This is part one of a three-part series titled How Then Shall We Live? Check out the accompanying podcast episode!
I’ll never forget a meeting I attended, a couple of years ago, with a group of pastors. From across the table, a senior pastor looked at his youth pastor and said, “At our church, we value discipleship!” The youth pastor nodded his head vigorously in agreement and said, “But first we’re trying to figure out what discipleship is.”
It’s a scene I’ve watched play out repeatedly in ministry.
We want to be a disciple and do discipleship but we’re not exactly sure what it is. Here’s some clarity. First, it’s helpful to remember that Jesus was a Rabbi, meaning teacher. So, those who follow Jesus are His students. The Christian thinker, Dallas Willard (1935-2013) wrote:
A disciple is a learner, a student, an apprentice—a practitioner, even if only a beginner.
So, what exactly does Jesus want to teach us?
It’s important to understand that there are three forms of knowing. The two most common are through facts and experience. One of Jesus’ best students was the Apostle John, and he explained in 1 John that he is a student of God’s love. He learned from Jesus the facts of God’s love and experienced that love firsthand, writing,
This is real love—not that we loved God, but that he loved us and sent his Son as a sacrifice to take away our sins. (1 John 4:10 NLT)
The third way people know something is what’s called tacit knowledge and this is key to Christian discipleship. This form of knowledge cannot be taught in the classroom or through a textbook.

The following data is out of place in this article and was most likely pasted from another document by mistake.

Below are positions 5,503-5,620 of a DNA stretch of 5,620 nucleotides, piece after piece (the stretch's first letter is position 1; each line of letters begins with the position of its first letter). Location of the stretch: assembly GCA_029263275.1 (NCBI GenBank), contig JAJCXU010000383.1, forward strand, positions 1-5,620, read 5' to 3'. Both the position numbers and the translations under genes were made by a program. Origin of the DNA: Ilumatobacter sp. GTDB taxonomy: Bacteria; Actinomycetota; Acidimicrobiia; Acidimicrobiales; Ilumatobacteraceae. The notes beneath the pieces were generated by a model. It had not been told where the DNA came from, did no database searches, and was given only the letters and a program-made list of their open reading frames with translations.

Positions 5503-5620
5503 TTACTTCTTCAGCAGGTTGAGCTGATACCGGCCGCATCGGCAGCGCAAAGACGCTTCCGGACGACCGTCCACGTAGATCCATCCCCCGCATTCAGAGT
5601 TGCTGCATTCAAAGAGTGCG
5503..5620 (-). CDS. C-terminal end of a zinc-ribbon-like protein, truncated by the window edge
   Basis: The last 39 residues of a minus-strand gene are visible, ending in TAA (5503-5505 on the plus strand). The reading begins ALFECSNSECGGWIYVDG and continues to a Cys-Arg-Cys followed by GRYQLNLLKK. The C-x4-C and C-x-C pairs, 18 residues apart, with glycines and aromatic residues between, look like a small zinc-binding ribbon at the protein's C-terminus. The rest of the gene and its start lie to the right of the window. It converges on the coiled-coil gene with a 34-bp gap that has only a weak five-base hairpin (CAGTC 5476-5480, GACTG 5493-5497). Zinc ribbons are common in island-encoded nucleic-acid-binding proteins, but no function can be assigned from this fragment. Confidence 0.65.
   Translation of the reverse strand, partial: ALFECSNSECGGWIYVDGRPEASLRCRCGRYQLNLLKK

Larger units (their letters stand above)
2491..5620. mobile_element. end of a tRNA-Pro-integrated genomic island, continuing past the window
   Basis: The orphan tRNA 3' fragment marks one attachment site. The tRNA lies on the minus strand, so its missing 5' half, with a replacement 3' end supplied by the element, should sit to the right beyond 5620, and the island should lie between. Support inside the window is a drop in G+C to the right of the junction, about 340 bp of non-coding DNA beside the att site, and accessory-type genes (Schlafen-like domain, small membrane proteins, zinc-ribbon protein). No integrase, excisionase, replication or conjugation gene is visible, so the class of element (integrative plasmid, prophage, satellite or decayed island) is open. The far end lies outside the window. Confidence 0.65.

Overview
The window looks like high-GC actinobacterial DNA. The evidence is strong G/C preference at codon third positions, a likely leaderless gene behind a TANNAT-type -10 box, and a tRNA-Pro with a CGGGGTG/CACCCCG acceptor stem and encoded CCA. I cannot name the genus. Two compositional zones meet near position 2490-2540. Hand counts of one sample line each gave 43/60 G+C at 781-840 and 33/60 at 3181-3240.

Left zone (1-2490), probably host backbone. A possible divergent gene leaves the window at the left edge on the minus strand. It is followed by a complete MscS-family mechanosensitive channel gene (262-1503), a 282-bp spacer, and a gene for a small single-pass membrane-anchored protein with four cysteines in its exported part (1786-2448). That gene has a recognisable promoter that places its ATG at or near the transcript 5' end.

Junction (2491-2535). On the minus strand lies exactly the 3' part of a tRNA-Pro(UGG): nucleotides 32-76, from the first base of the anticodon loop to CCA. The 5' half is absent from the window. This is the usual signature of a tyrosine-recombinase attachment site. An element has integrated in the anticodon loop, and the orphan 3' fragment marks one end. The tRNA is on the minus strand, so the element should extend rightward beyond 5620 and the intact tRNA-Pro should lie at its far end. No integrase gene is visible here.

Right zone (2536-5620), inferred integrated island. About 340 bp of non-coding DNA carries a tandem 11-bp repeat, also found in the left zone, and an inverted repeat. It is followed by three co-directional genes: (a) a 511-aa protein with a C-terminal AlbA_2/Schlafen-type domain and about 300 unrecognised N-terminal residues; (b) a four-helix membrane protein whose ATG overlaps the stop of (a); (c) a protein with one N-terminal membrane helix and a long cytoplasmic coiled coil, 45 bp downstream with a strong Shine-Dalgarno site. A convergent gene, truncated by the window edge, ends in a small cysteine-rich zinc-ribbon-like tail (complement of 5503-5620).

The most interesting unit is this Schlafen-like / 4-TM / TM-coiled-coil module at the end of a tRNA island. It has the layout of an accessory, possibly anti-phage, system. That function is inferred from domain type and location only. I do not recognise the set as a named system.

It must be learned by doing.
Every parent that has taught his or her child to ride a bike understands this kind of knowing. I can still remember explaining the facts about bicycles to my kids, and even letting them experience it, as I pedaled them around the neighbourhood; but it wasn’t enough. The day came when I needed to put my son on a bike, give it a push, and coach him as he learned to ride.
Tacit knowledge usually includes some bumps and bruises, but there’s no other way to learn it. This is because it requires indwelling. By that I mean, in order to ride a bike it first needs to become an extension of yourself; and, given enough practice, you will master it. Isn’t this what inspires us to learn to ride a bike in the first place, watching it done well? John explains that discipleship is a lot like that; when you see the facts and experience God’s love, it will inspire you to learn it. John puts it like this,
Beloved, if God so loved us, we also ought to love one another. No one has ever seen God; if we love one another, God abides in us and his love is perfected in us. (1 John 4:11-12 ESV)
We can tacitly know God’s love because God indwells us through the Holy Spirit so that we become an extension of His loving hands. John explains that no one has seen God; but when God lives or abides in us, people see the love of God through us. Just like a child inspired to ride a bike from seeing it done well, so Christian discipleship inspires others to learn God’s love.
For this reason, a disciple is a practitioner of God’s love and as such we apprentice others into this knowledge through our relationships. This takes place in two ways: individually, we are in relationship with God, through Jesus Christ, learning how to love. Corporately, we are in relationship with one another practicing that love, through the indwelling of the Holy Spirit. There’s no other way to do it.
Those pastors were right; discipleship should be valued in the church because that’s what church is. Church is more than facts and experiences, as a pastor I need to put people on the “bike” and gently push and coach them as they learn to love. The Apostle Paul understood this when he wrote,
Follow after me as I follow after Christ. (1 Cor. 11:1 NIV)
Check out this week’s accompanying podcast episode as I elaborate on these points.